Friday, 14 November 2014

Abide with Me by Ian Arys

Review by Bill Kirton

Abide with Me by Ian Arys

This is a triumph. Books which you ‘just can’t put down’ come along all too rarely and, for all the pleasure that my other reads this year have given me, I haven’t been able to say that of any until now. If the need to sleep hadn’t intervened, I’d have read it in one sitting. In the event, it took two.

It’s a first person narrative, conveyed by John and featuring the bunch of people around him as he grew up in London’s East End in the 70s and 80s. The voice is haunting and has the power and authenticity that made such huge hits of Catcher in the Rye and Vernon God Little. It establishes right from the start John’s familial and social situation, and the minute to minute shifts in mood that convey the fact that he’s capable (like the rest of us) of loving his parents, sister and friends (including the strange new neighbour Kenny), and hating them at the same time. It’s solipsism without narcissism. What he writes is exactly what he’s feeling at the moment he writes it.

And yet, as the remarkable descriptions of going to and watching football matches with his dad demonstrate, it’s not egotistical. He’s aware of being part of a clan and of the community to which he belongs, its good and bad aspects. He sees his own elations and depressions shared by others.

Arys has done a terrific job of giving his narrator a clear moral perspective and the ability to judge and be compassionate towards others while at the same time showing how his own impulses and the circumstances in which he finds himself turn him into a time-served criminal. And yet, for all that, John is NOT one of the bad guys. Some of the characters are but even then, the moral climate in which they all live can’t be easily reduced to a set of formulae.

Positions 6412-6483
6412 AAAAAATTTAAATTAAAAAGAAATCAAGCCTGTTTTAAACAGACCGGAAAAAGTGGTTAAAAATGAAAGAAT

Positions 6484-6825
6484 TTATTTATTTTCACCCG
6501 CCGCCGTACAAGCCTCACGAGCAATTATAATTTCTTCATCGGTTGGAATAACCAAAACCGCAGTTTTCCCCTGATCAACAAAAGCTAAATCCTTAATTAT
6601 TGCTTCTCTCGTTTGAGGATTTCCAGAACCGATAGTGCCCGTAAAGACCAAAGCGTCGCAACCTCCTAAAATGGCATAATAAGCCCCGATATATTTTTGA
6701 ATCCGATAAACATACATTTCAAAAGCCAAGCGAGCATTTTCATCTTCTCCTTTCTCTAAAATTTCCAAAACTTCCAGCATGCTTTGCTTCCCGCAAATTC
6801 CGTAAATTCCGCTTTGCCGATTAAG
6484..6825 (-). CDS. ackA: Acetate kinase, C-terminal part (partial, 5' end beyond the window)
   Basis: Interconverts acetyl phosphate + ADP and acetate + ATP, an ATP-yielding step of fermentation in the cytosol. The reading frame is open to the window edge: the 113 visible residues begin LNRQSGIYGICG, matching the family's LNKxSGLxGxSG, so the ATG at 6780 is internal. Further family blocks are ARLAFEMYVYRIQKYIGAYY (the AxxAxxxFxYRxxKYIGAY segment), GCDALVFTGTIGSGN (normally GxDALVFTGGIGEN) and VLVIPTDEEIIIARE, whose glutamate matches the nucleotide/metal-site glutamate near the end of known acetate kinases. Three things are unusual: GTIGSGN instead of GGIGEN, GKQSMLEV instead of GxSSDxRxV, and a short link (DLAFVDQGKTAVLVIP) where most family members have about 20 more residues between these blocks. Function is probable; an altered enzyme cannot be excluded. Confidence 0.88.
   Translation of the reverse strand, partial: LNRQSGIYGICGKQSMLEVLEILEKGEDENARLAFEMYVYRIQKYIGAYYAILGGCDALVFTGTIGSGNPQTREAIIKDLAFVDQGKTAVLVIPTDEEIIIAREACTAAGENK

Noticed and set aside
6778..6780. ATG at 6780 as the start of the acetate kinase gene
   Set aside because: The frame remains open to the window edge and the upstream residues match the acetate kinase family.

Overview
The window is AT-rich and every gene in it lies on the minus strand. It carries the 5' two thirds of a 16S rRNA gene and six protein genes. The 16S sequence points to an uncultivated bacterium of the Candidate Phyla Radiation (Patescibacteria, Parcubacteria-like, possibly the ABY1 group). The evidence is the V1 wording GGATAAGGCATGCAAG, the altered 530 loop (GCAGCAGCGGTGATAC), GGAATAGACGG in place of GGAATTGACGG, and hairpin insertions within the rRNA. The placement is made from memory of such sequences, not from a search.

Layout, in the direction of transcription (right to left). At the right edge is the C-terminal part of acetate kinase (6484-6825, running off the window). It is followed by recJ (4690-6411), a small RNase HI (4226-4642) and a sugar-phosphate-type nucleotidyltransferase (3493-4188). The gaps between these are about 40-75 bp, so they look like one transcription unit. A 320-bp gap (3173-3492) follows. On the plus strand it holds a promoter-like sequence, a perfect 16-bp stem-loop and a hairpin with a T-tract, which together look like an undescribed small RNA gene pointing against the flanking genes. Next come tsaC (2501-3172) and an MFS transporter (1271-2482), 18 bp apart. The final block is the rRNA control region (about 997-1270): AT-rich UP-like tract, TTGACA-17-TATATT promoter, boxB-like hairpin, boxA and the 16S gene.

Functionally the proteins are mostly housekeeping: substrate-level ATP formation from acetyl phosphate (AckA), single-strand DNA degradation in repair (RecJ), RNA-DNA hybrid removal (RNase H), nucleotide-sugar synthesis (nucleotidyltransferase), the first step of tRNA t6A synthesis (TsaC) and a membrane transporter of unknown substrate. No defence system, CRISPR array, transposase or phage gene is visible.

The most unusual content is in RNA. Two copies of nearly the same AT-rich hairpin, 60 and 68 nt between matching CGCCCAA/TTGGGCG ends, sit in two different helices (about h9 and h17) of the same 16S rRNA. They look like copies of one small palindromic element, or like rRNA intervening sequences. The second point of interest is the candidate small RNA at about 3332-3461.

And, to make the achievement even more remarkable, the voice not only maintains its consistency (even as the moods of the character shift back and forth), it also ages as the narrator does. In the early pages, he’s at primary school, being thrilled by getting a bike for Christmas, experiencing the pettiness and pains of playground games but, as he grows into manhood, the language and his emotions mature. Which is not to say that the language ever escapes from the lousy grammar which is characteristic of the particular London vernacular he uses. The authenticity of the whole depends on that being maintained. ‘Bad’ English is an essential part of the fabric of the novel. It’s the way Arys conveys mood, setting and, most of all, character.


But all I’ve said so far is ‘reviewer-speak’. It’s the sort of analysis we do when tease out a novel’s component parts to try to explain why it works,. It conveys nothing of the way this book pulls you into itself, makes the world of John and the rest an intense experience and involves you in its tensions, its laughter and its losses. I think the author’s only problem is how on earth he’s going to follow it up.